Thanks for agreeing to do this Jonathan, I know you’re busy with arrangements for SQL Saturday #194 in Exeter
Before we start on the main part of the interview on the topic of being a SQL Server Database Administrator, tell us all a little about yourself.
I’m a father and husband living and working in the South West of the UK. I’ve worked with SQL Server since 1999 looking after all data for a local non-profit company. I am one of two UK Regional Mentors for PASS, I run the SQL South West user group in Exeter and am a moderator on the SQL Server Q+A forum ask.sqlservercentral.com.
Most DBA’s I know like to brag, so go on tell us how big it is and how many instances you have to manage.
Heh, not much to brag about; we have about 30 instances if I hunt out every dev and SQL Express installation. The data sizes are not big either as we are working with data specifically restricted to our region in the UK, our biggest databases are sub 30GB.
Have you found that virtualization has made things easier in terms of managing instances or would you say that it has added complications?
We have some dev and test servers that are virtualised but currently all the production data is on dedicated hardware with direct attached storage so virtualisation hasn’t really had much effect on me and my work.
How would you describe a typical day?
In part it’s pretty standard DBA tasks – checking backups, scheduled jobs, systems are online etc. After that then there is sometimes project work that needs me to switch into systems analyst/developer mode or there may be some upgrade work that I need to plan or complete. We upgrade hardware ever 5 years so there is generally something that is going out of service or coming online. Add to that monitoring of the systems for poor performance and tuning slow running code and it’s a nice variety of activities.
Everybody I speak to seems to have a slightly different path, how did you become a DBA?
I used to work for a Local Council and was very interested in computing so as PC started to replace the mainframe terminals I was curious. I was lucky enough to have one of the first 10 PCs in the Council and started investigating VBA in Excel 5.0. This really grabbed my attention so I started looking for and applying for a job in IT. I got the job titled Information Systems Engineer and was the guy sat closest to the SQL Server. In early 2000 I was on a SQL Server training course and I have effectively been a DBA ever since although I have never had that as my actual job title!
Much like the route into a DBA position the role itself seems quite diverse. How would you define the role of a DBA?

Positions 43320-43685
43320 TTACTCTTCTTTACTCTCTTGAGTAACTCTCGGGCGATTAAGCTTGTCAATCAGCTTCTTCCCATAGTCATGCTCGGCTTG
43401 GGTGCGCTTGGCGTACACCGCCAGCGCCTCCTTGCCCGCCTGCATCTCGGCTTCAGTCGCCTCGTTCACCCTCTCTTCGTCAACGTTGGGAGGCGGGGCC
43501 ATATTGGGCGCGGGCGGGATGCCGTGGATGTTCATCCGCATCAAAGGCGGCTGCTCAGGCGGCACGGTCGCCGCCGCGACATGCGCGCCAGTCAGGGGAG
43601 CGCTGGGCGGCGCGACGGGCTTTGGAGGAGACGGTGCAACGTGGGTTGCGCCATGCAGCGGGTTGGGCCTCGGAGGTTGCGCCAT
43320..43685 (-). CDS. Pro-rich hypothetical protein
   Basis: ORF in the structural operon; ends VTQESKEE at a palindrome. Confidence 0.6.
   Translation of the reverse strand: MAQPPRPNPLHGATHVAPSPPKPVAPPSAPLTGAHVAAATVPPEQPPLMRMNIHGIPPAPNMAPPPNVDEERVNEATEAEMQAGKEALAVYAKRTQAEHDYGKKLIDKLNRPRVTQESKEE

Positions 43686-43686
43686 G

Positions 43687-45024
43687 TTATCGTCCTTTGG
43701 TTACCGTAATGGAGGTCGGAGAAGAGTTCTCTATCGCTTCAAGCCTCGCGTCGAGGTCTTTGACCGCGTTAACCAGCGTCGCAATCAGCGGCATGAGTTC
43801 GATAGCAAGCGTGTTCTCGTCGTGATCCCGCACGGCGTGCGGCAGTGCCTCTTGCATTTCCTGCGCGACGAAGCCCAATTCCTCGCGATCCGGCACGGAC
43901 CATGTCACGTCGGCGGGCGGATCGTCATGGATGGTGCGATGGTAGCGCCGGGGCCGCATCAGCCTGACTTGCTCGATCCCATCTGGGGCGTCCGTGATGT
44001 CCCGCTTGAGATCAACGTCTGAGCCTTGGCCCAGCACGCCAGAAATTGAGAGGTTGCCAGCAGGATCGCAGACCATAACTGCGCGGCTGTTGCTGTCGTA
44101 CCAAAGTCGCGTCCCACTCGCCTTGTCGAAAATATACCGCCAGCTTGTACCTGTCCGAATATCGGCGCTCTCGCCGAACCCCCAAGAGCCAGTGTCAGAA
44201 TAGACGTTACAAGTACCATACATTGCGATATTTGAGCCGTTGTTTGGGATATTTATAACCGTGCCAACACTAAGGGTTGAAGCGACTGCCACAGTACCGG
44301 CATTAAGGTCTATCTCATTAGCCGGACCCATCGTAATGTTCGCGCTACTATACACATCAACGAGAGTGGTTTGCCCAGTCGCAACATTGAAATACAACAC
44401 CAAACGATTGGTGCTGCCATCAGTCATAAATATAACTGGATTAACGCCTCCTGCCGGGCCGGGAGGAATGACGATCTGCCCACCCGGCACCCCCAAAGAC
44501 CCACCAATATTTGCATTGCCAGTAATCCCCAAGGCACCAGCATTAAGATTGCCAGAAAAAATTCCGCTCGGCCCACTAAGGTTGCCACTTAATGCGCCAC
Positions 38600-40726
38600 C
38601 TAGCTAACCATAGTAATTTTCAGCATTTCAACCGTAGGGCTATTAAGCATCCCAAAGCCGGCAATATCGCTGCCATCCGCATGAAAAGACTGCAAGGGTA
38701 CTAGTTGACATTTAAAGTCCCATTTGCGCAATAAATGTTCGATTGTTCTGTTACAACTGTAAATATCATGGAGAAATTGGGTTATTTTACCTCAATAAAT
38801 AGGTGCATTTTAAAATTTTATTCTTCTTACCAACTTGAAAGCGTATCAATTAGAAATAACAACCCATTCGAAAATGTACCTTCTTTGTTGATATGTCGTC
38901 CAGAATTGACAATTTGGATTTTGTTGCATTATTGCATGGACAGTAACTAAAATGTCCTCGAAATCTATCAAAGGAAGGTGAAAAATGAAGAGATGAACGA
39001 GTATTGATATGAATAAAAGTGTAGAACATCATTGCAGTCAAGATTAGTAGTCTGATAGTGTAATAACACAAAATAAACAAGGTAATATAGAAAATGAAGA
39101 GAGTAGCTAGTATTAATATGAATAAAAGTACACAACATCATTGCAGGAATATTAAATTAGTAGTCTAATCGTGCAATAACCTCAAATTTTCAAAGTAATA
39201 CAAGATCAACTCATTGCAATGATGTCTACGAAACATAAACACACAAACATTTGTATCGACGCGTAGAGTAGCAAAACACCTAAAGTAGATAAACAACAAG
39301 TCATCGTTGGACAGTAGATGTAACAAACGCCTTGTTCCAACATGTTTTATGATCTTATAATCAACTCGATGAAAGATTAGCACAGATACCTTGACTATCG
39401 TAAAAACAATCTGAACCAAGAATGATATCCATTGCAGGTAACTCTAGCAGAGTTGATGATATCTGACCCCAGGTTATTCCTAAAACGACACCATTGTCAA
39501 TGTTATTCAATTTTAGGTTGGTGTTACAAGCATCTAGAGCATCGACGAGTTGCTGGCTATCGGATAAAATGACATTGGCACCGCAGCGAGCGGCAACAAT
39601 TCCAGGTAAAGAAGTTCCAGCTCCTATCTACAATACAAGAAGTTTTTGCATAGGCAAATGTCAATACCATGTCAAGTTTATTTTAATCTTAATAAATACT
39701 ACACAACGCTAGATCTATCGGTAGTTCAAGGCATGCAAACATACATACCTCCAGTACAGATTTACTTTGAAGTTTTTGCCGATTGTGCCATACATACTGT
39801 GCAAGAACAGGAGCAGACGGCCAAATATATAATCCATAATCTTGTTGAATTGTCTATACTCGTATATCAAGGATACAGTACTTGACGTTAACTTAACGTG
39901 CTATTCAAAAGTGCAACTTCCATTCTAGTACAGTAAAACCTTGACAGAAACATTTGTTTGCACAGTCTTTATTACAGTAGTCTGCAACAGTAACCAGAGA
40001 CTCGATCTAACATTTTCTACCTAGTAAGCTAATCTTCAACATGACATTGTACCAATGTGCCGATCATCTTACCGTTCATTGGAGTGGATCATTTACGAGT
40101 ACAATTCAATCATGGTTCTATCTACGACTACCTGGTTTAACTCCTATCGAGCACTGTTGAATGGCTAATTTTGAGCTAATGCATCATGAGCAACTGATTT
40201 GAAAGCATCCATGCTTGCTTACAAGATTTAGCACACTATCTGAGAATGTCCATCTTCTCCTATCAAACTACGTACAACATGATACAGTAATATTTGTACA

Wow, in my opinion the DBA very often has the proverbial ‘keys to the kingdom’, it is quite possibly the most crucial role in a company. In terms of business continuity there is very little that can stop a company in its tracks as fundamentally as a loss of data. Buildings can be rebuilt or you can relocate, staff can be recruited but if you lose your customer database how would you know who to bill or who to pay? What data could you report on? Within a very few weeks the business would cease to function. These days up-to-date, valid and accessible data is the life blood of a company, the person that ensures it’s availability, security and reliability has to be your most valuable member of staff. A DBA has a duty to make sure that the company can use the data it gathers and creates in the most effective way possible so that the company can survive and thrive.
What advice would you give to someone who would like to become a DBA?
Take the whole job seriously. You need to understand the company and how it does what it does, you need to work with people from all sorts of backgrounds (technical and non-technical) and have a lot of patience when they don’t work the way you do. You will be at the core of the business and liaising with all departments, you need to be a good communicator as well and technically capable of running your SQL Server. I’d wholly recommend reading the “What counts for a DBA” series of blog posts by Louis Davidson (@drsql / http://www.drsql.org) at http://www.simple-talk.com/blogs/author/2155-louis-davidson/ . On a practical side, the first 3 things you need to get sorted out as a DBA are Backups, performance counter collection and security permissions.